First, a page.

That didn’t happen either.
And finally, it came about that I simply couldn’t keep putting off Quarantine in favour of its progenitor any longer, so, here I am, with my thoughts on Quarantine.

This very nearly breathless exercise in first-person, handheld POV horror sees Angela Vidal (Jennifer Carpenter) and her cameraman Scott Percival (The Practice’s Steve Harris) doing a piece for The Night Shift, where Angela gets to live her dream for a night—being a fireman.
Well, actually just shadowing a crew of firefighters, first in the station, during their downtime, and later on, when they’re called in for what turns out to be a medical emergency with horrifying ramifications, gradually turning her dream, yes, you guessed it, into a nightmare…

Under the very able and deft direction of John Erick Dowdle (assisted by his brother Drew, who’ve made the example of the Coen brothers their own career template), the palpable tension of a collection of people trapped in a building under very intense conditions is only too evident, as events spiral out of control and hysteria steadily escalates into maddening terror.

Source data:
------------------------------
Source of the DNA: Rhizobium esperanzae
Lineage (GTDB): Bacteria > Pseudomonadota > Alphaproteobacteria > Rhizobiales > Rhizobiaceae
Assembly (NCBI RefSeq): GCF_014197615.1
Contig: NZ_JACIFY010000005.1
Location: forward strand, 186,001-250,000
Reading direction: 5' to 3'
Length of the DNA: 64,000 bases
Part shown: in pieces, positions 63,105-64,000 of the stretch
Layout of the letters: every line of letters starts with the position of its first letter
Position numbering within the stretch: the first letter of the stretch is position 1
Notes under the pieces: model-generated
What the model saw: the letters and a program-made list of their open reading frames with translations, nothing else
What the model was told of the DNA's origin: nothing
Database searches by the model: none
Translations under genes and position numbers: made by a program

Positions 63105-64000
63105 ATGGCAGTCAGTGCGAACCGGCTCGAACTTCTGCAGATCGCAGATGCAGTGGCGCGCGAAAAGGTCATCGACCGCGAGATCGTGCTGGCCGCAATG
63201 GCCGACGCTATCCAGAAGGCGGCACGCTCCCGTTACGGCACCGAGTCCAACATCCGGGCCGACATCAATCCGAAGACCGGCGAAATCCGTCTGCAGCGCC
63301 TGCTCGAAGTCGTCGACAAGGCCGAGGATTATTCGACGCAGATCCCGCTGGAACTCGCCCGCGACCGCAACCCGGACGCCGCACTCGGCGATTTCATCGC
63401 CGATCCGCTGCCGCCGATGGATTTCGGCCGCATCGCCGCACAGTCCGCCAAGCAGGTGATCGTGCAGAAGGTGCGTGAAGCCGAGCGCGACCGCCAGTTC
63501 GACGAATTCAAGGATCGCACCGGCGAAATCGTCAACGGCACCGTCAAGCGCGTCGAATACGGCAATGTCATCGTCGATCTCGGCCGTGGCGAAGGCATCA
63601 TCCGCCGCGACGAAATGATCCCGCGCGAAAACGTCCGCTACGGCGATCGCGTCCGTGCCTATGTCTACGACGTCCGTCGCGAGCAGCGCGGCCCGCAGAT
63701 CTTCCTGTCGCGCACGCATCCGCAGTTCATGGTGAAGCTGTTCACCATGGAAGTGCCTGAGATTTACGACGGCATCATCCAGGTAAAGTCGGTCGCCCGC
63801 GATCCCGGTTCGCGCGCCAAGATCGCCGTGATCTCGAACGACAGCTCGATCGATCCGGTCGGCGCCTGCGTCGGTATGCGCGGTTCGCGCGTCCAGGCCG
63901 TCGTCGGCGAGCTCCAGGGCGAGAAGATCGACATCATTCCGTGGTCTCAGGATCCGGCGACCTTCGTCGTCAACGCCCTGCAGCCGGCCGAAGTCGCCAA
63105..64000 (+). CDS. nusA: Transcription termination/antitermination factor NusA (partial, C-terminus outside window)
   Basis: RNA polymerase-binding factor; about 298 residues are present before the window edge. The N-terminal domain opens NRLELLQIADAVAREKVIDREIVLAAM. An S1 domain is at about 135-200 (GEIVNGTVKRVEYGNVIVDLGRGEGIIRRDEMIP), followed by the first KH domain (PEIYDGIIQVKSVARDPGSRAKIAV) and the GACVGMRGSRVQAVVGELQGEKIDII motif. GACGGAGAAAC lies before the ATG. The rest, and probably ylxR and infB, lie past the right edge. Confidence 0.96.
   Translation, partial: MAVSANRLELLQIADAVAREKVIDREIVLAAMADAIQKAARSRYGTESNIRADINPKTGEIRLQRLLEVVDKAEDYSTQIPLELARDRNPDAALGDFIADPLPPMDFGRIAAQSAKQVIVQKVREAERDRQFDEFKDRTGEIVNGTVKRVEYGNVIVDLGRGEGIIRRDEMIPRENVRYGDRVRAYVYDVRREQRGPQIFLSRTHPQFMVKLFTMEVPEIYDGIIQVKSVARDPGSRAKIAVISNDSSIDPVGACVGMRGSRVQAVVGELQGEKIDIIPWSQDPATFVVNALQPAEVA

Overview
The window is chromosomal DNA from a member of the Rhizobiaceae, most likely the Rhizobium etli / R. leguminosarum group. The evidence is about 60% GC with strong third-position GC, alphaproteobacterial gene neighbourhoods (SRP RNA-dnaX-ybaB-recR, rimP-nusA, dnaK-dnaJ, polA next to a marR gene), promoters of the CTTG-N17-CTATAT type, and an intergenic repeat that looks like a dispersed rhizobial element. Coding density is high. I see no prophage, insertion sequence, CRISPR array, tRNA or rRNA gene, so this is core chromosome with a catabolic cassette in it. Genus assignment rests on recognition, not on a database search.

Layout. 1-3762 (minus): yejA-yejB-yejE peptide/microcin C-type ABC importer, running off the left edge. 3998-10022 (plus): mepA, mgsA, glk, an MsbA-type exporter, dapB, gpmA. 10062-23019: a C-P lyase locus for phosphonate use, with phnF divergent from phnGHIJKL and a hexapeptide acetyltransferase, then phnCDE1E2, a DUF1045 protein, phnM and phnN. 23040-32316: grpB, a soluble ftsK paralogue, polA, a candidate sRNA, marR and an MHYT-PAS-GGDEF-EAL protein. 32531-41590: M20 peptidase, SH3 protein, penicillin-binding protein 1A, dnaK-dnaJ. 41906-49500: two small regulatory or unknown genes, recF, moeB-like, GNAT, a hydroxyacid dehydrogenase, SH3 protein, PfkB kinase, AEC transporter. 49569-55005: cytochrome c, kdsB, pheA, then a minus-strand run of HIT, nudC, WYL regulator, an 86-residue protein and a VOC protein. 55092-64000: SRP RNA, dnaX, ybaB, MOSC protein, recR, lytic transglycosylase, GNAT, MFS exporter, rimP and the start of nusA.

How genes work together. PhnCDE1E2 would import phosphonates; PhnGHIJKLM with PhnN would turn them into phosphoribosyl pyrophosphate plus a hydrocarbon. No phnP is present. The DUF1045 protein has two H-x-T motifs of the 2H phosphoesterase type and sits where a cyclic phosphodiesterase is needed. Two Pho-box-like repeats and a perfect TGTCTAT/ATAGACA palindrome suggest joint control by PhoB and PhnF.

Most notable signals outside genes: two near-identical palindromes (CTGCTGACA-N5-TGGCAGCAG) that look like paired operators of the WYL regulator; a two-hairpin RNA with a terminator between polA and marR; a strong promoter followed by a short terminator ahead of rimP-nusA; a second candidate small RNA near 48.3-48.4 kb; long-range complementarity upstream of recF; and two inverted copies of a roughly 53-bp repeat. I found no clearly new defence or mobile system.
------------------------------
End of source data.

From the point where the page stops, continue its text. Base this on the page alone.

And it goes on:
And while this is a piece of ensemble horror, credit needs to go to Carpenter, who should be familiar to you from Scott Derrickson’s The Exorcism of Emily Rose, as well as Showtime’s Dexter. As Angela, she’s practically onscreen for the entire length of the film, and is the audience’s “in” to the chiller’s narrative, the gamut of emotions she runs—excitement to anger to indignation to anxiety to balls-out shivering hysteria—mirrors our own, as things rapidly go from bad to oh-so-very-frakking-worse.

Though this doesn’t have the Cloverfield advantage of a cast of relative unknowns (thus heightening the suspension of disbelief), we do get Johnathon Schaech as the 70’s porn-mustachioed fireman Fletch.
And that’s a pretty fair trade-off, I think.